The Colossus of Rhodes


2h 7m 1961
The Colossus of Rhodes

Brief Synopsis

The Greek Army sets out to destroy the Colossus of Rhodes.

Film Details

Also Known As
El coloso de Rodas, Il colosso di Roda, Le colosse de Rhodes
Genre
Drama
Adventure
Historical
Release Date
Jan 1961
Premiere Information
New York opening: 13 Dec 1961
Production Company
C. F. P. C.; C. T. I.; Cineproduzioni Associate; Procusa
Distribution Company
Metro-Goldwyn-Mayer, Inc.
Country
France

Technical Specs

Duration
2h 7m
Sound
Mono (Westrex Recording System)
Color
Color (Eastmancolor)
Theatrical Aspect Ratio
2.35 : 1

Synopsis

In 224 B. C., a gigantic bronze statue (Colossus) is erected at the entrance to the port of Rhodes. The tiny island is beset by political intrigue because the evil Prime Minister Thar plans to turn Rhodes over to the Phoenicians and thus threaten Greek trade routes in the Mediterranean. Opposing Thar are five Greek brothers who have learned of the scheme and are determined to destroy the Colossus. A Greek captain, Dario, becomes involved with the brothers and decides that the only way to penetrate the Colossus is through its architect. Consequently, he arranges a meeting with the designer's daughter Diala, unaware that she is Thar's mistress. When she betrays them, the brothers are sentenced to die in the arena; but Dario gains the attention of the Rhodes citizenry and reveals the Phoenician plot. His disclosure generates a battle between Phoenicians and the people of Rhodes, culminating in an earthquake that topples the Colossus into the sea.

Photo Collections

The Colossus of Rhodes - Scene Stills
Here are several scene stills from The Colossus of Rhodes (1961), starring Rory Calhoun and directed by Sergio Leone.

Videos

Movie Clip

Trailer

Hosted Intro

Film Details

Also Known As
El coloso de Rodas, Il colosso di Roda, Le colosse de Rhodes
Genre
Drama
Adventure
Historical
Release Date
Jan 1961
Premiere Information
New York opening: 13 Dec 1961
Production Company
C. F. P. C.; C. T. I.; Cineproduzioni Associate; Procusa
Distribution Company
Metro-Goldwyn-Mayer, Inc.
Country
France

Technical Specs

Duration
2h 7m
Sound
Mono (Westrex Recording System)
Color
Color (Eastmancolor)
Theatrical Aspect Ratio
2.35 : 1

Articles

The Colossus of Rhodes


In the wake of Dino De Laurentiis's phenomenal success with the English dubbed Italian production, Hercules (1959), every major U.S. studio began importing similar sword and scandal epics to rival that international smash hit. Not one of them came close to defeating Hercules's reign at the box office and most were undistinguished in quality and intended for undemanding audiences such as pre-teen schoolboys at a Saturday matinee. One of the few exceptions was The Colossus of Rhodes (1961), which was directed by future spaghetti Western auteur Sergio Leone. Distinguished by lavish production values (it was filmed in the Spanish port of Laredo in the Bay of Biscay) and an energetic directorial style that combined sly humor with a dash of sadism, the film was particularly interesting for its unconventional hero and heroine; the former is introduced as a fun-loving, sexist playboy while the latter is an enigmatic beauty who likes to tease and deceive her admirers. Both reveal their true natures before the cataclysmic final act. Equally surprising is Leone's own fondness for visual in-jokes; the most audacious being an amusing reference to Cary Grant's flight across the faces of Mount Rushmore in North by Northwest (1959).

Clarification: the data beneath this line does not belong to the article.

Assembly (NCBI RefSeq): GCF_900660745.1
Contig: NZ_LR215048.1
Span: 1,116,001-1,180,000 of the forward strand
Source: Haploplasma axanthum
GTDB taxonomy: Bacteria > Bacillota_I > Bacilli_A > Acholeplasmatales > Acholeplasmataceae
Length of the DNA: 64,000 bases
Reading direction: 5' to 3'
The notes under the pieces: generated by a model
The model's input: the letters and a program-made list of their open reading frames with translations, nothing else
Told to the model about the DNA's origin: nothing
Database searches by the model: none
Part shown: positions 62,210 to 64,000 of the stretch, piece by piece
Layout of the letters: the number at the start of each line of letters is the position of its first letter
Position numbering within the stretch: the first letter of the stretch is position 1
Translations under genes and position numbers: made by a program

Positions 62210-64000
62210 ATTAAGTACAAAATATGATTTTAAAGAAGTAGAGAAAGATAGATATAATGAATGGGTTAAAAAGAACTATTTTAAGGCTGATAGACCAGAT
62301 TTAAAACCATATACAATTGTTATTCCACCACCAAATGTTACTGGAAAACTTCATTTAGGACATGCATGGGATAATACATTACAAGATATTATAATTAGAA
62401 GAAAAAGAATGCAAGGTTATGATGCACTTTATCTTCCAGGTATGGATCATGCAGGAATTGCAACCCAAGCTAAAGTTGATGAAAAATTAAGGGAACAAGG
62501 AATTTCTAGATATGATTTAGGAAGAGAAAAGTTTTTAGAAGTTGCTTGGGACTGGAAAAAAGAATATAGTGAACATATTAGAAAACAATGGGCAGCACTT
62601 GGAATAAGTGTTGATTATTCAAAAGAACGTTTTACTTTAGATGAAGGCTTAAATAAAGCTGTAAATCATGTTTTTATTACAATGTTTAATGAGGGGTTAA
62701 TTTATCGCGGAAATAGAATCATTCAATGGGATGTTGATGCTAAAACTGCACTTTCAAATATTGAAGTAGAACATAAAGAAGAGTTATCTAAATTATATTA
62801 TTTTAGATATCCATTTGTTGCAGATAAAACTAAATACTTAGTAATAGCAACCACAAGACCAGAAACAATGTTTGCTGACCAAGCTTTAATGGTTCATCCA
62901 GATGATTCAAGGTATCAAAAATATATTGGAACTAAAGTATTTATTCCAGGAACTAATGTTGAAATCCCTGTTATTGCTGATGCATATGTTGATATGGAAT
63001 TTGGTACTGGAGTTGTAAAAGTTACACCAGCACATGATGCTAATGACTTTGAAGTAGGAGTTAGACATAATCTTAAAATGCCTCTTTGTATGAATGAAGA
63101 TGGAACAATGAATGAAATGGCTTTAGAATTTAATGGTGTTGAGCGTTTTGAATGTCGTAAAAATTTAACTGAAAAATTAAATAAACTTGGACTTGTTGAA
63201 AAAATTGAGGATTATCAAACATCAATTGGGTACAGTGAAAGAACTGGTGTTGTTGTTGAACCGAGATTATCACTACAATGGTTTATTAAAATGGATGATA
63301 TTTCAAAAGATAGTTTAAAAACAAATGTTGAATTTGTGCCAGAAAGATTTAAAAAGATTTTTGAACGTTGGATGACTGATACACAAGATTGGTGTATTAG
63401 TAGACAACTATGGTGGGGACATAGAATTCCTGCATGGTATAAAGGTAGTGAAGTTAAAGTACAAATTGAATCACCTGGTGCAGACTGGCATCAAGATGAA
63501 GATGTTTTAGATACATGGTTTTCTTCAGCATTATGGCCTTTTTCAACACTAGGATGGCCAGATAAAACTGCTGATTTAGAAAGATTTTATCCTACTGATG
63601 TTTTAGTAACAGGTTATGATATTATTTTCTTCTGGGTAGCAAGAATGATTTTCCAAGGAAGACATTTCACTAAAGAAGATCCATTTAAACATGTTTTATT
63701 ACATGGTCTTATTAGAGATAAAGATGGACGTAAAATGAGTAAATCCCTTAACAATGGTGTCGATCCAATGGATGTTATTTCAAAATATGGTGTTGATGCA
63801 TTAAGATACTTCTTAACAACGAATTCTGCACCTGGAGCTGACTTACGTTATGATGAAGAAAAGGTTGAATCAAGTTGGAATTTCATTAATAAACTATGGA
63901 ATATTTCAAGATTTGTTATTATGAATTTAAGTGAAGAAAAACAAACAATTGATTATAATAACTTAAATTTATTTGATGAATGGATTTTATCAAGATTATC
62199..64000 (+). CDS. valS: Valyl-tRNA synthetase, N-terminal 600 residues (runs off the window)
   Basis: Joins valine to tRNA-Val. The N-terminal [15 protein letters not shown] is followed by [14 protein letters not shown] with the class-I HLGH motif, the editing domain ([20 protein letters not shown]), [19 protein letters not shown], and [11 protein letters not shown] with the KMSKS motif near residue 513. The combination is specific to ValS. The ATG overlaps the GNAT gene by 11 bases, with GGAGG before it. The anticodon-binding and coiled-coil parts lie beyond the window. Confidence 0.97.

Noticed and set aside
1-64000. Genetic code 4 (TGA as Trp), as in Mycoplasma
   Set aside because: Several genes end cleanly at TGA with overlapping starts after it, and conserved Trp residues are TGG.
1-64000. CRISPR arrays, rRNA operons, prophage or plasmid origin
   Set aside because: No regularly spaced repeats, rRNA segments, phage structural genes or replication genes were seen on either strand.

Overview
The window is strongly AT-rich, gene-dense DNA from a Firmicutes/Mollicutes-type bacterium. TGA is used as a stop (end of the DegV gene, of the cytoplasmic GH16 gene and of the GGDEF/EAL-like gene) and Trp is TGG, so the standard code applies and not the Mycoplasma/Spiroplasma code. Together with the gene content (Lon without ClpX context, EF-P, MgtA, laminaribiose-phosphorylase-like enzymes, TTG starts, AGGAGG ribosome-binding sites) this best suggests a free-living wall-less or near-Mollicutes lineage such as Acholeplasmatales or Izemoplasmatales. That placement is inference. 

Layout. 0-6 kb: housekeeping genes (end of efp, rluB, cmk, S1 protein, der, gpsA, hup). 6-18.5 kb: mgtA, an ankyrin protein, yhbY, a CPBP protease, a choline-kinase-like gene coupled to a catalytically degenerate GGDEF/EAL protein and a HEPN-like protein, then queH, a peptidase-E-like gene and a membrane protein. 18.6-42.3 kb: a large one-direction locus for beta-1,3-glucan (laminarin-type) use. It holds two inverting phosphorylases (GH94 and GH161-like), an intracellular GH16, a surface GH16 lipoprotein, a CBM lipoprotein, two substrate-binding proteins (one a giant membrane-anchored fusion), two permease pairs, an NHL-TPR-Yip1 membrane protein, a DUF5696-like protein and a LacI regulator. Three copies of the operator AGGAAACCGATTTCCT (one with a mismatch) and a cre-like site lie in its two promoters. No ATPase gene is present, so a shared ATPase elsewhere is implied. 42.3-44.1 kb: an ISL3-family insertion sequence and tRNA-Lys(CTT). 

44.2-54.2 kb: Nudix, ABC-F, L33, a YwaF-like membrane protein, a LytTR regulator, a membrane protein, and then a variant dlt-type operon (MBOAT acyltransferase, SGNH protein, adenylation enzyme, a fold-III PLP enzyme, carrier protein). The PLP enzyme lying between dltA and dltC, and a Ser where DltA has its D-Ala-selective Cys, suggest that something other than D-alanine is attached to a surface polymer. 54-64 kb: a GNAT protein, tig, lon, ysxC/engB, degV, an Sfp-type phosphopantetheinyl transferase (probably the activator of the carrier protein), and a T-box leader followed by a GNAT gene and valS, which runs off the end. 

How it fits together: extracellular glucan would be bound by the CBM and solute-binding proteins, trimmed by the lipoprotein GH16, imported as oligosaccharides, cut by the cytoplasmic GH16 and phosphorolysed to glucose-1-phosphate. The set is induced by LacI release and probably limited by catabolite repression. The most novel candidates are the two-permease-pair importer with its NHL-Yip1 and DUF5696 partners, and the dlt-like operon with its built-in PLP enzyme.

According to historical accounts, there really was a Colossus of Rhodes. It was one of the "seven wonders of the world," a gargantuan statue of Apollo that marked the entrance to the harbor of Rhodes between 280 and 224 B.C. before it was destroyed in an earthquake. Leone, who concocted the screenplay with several other writers, decided to begin his fictitious story in 280 with the public unveiling of the 110-metre statue and the arrival of a Greek captain named Darios (Rory Calhoun). A secret underground organization, led by Greek rebels, tries to contact Darios and inform him of a nefarious plot in the works: the king's Prime Minister is raising a secret army of Phoenician warriors to overthrow the government and wage war on Greece. At first, Darios is stubbornly indifferent to the political crisis at hand but quickly changes his mind when he finally penetrates the high security confines of the Colossus and discovers an elaborate torture chamber and prison filled with victims of the Prime Minister.

The Colossus of Rhodes marked Sergio Leone's debut as a director but he had years of experience behind him in the genre of costume epics, having served as assistant director on such movies as Mervyn LeRoy's Quo Vadis (1951), Robert Wise's Helen of Troy (1956) and the 1959 remake of The Last Days of Pompeii, directed by Mario Bonnard and starring Steve Reeves. In fact, Leone would hire several cast and crew members from Pompeii - actor Angel Aranda, cinematographer Antonio Ballesteros, composer Angelo Francesco Lavagnino, etc. - to work on The Colossus of Rhodes. He particularly enjoyed presenting the Colossus as a more malevolent version of the Statue of Liberty; instead of welcoming visitors to its shore, the Rhodes statue is more likely to spill a cauldron of boiling oil on them.